The novel features of the invention are set forth with particularity in the appended claims. The invention itself, however, both as to its organization and method of operation, together with further objects and advantages thereof, may best be understood by reference to the following description taken in conjunction with the accompanying drawings, in which:
FIG. 1 is a graphical illustration of the variation of conversion efficiency as a function of temperature for platinum-based catalyst samples with and without the present invention for oxidation reactions of propane;
FIG. 2 is an illustration similar to that of FIG. 1 except that the oxidation reaction is for propane in the presence of SO2 ;
FIG. 3 is a graphical illustration similar to that of FIG. 2, but for an ethane oxidation reaction which also incorporates a small amount of sulfur dioxide; and
FIGS. 4 and 5 are temperature-programmed reduction spectra for prior art catalyst and the inventive catalyst respectively.
The oxidation catalyst of this invention consists essentially of a mechanical carrier having a support comprised substantially of alumina, a catalytic compound discontinuously supported on the support having a major constituent of platinum, and a discontinuous phase of titanium oxide on or adjacent a substantial number of exposed particles of the platinum.
The mechanical carrier is preferably comprised of a monolithic silicate structure (i.e., cordierite) in a honeycomb, although the configuration is not critical to the catalyst of this invention. The volume of the carrier structure is measured by its exterior dimensions. It is preferred that the micropore volume of the carrier material be relatively low and the macropore volume provide at least about 90% with pore diameters greater than 2000 angstroms. The surface area of the carrier, as opposed to the material of which the structure is made, should be maximized consistent with pressure drop limitations for particular application of the catalytic system of this invention.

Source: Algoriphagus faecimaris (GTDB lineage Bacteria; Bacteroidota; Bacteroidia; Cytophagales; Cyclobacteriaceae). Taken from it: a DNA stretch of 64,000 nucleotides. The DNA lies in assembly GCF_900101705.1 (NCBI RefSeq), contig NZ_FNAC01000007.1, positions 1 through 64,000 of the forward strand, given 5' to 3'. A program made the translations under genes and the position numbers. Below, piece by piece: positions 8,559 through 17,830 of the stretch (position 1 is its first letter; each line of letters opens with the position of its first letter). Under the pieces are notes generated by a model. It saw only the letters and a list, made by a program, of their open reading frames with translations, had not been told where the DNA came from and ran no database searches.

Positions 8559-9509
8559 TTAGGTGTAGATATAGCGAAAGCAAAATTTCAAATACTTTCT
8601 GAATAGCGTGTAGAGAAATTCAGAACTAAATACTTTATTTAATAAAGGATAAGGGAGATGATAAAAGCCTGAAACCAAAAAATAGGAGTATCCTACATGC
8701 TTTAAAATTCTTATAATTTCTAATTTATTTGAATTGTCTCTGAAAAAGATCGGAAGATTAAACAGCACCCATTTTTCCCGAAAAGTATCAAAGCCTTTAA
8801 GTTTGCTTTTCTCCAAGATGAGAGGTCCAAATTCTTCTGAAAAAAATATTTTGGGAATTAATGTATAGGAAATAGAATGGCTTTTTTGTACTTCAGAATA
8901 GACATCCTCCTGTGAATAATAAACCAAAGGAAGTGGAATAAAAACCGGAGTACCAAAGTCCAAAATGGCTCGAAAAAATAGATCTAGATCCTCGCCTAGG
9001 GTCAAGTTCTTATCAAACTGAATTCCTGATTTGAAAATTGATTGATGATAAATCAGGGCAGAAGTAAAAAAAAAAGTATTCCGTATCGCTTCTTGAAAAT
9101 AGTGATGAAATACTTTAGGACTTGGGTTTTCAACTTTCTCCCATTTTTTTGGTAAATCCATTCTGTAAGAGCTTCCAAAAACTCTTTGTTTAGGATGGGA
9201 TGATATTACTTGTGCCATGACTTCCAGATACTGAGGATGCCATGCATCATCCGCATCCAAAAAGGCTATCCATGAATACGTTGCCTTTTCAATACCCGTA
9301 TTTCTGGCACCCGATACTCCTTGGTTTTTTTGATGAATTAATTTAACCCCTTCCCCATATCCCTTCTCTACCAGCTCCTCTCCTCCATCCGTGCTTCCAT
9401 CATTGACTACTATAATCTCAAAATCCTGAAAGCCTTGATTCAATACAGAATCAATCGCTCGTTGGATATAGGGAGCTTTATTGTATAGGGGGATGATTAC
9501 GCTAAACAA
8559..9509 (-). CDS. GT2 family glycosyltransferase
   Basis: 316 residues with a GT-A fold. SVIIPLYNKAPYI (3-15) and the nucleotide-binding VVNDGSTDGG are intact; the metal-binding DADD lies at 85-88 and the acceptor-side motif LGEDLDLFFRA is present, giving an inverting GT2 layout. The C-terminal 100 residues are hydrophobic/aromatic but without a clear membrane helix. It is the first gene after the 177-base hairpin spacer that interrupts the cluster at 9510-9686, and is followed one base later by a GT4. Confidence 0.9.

Aluminum oxide must be the dominant or substantial ingredient of the support material or washcoat (greater than 50% by weight) because of its high surface area, strong adhesion, and low metal support interaction. Low metal interaction means it does not dissolve precious metals or cover them completely, thus making them inaccessible to reacting gases. It is desirable to form a slurry of gamma alumina particles, which may contain other alumina phases, to form an alumina washcoat on the cordierite monolith upon drying and calcination of the slurry. Such a washcoated monolith is brought in contact with a platinum-containing solution to form platinum coated alumina particles. Such particles, upon drying and calcination, receive the discontinuous phase of titanium oxide to form a collection of specially decorated particles.
The catalytic compound of the present invention comprises a major constituent of platinum supported on the alumina. Platinum must be present in an amount of at least 0.1-5% by weight of the alumina washcoat Palladium may be present in such precious metal in an amount up to about 5% of the amount of Pt used and may include other components which act as stabilizers and/or interspersants which are well known in the art. Additionally, other components known to be beneficial in the oxidation of automotive exhaust gases may be present in minor amounts in the catalyst of the instant invention such as CaO, Zr2 O3, NiO, BaO, and Fe2 O3. If platinum is present in an amount in excess of 20% by weight, it will be excessively expensive and at some point will aggregate or form a continuous coating over the alumina which detracts from catalytic activity.
The discontinuous titania phase is intended to mean herein primarily the stable oxide form of TiO2, but other forms, such as TiO, Ti2 O3, Ti3 O5, and Ti2 O, may be present in minor proportions of less than 2%. Titanium oxide may constitute up to 8% of the total weight of the catalyst. Discontinuous phase is meant herein to mean that the phase covers up to 40%, preferably 2-20%, of the grain surface of the catalytic compound and is up to 8% by weight, preferably 0.1-2.0%, of the total weight of the catalyst.
If TiO2 is present in an amount greater than 8% by weight, the phase exhibits some continuous areas and conversion efficiency at low temperature is seriously affected. If TiO2 is present in an amount less than 0.1% by weight, the ability of TiO2 to supply oxygen to platinum is eliminated or becomes negligible.